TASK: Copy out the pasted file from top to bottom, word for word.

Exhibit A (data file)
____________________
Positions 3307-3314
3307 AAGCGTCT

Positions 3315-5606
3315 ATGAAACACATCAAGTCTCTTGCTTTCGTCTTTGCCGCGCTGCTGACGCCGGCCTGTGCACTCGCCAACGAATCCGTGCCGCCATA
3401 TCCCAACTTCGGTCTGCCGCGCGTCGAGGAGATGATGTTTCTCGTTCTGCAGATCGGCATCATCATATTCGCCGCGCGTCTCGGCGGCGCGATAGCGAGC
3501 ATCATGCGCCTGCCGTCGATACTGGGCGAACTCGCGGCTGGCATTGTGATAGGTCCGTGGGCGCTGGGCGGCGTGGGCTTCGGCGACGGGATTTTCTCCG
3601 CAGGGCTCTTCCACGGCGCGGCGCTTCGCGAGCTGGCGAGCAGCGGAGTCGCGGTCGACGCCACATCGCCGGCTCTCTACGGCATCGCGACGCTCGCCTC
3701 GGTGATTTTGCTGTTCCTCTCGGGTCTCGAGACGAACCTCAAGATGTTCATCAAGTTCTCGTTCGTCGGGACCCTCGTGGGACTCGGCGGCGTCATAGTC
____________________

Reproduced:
Positions 3307-3314
3307 AAGCGTCT

Positions 3315-5606
3315 ATGAAACACATCAAGTCTCTTGCTTTCGTCTTTGCCGCGCTGCTGACGCCGGCCTGTGCACTCGCCAACGAATCCGTGCCGCCATA
3401 TCCCAACTTCGGTCTGCCGCGCGTCGAGGAGATGATGTTTCTCGTTCTGCAGATCGGCATCATCATATTCGCCGCGCGTCTCGGCGGCGCGATAGCGAGC
3501 ATCATGCGCCTGCCGTCGATACTGGGCGAACTCGCGGCTGGCATTGTGATAGGTCCGTGGGCGCTGGGCGGCGTGGGCTTCGGCGACGGGATTTTCTCCG
3601 CAGGGCTCTTCCACGGCGCGGCGCTTCGCGAGCTGGCGAGCAGCGGAGTCGCGGTCGACGCCACATCGCCGGCTCTCTACGGCATCGCGACGCTCGCCTC
3701 GGTGATTTTGCTGTTCCTCTCGGGTCTCGAGACGAACCTCAAGATGTTCATCAAGTTCTCGTTCGTCGGGACCCTCGTGGGACTCGGCGGCGTCATAGTC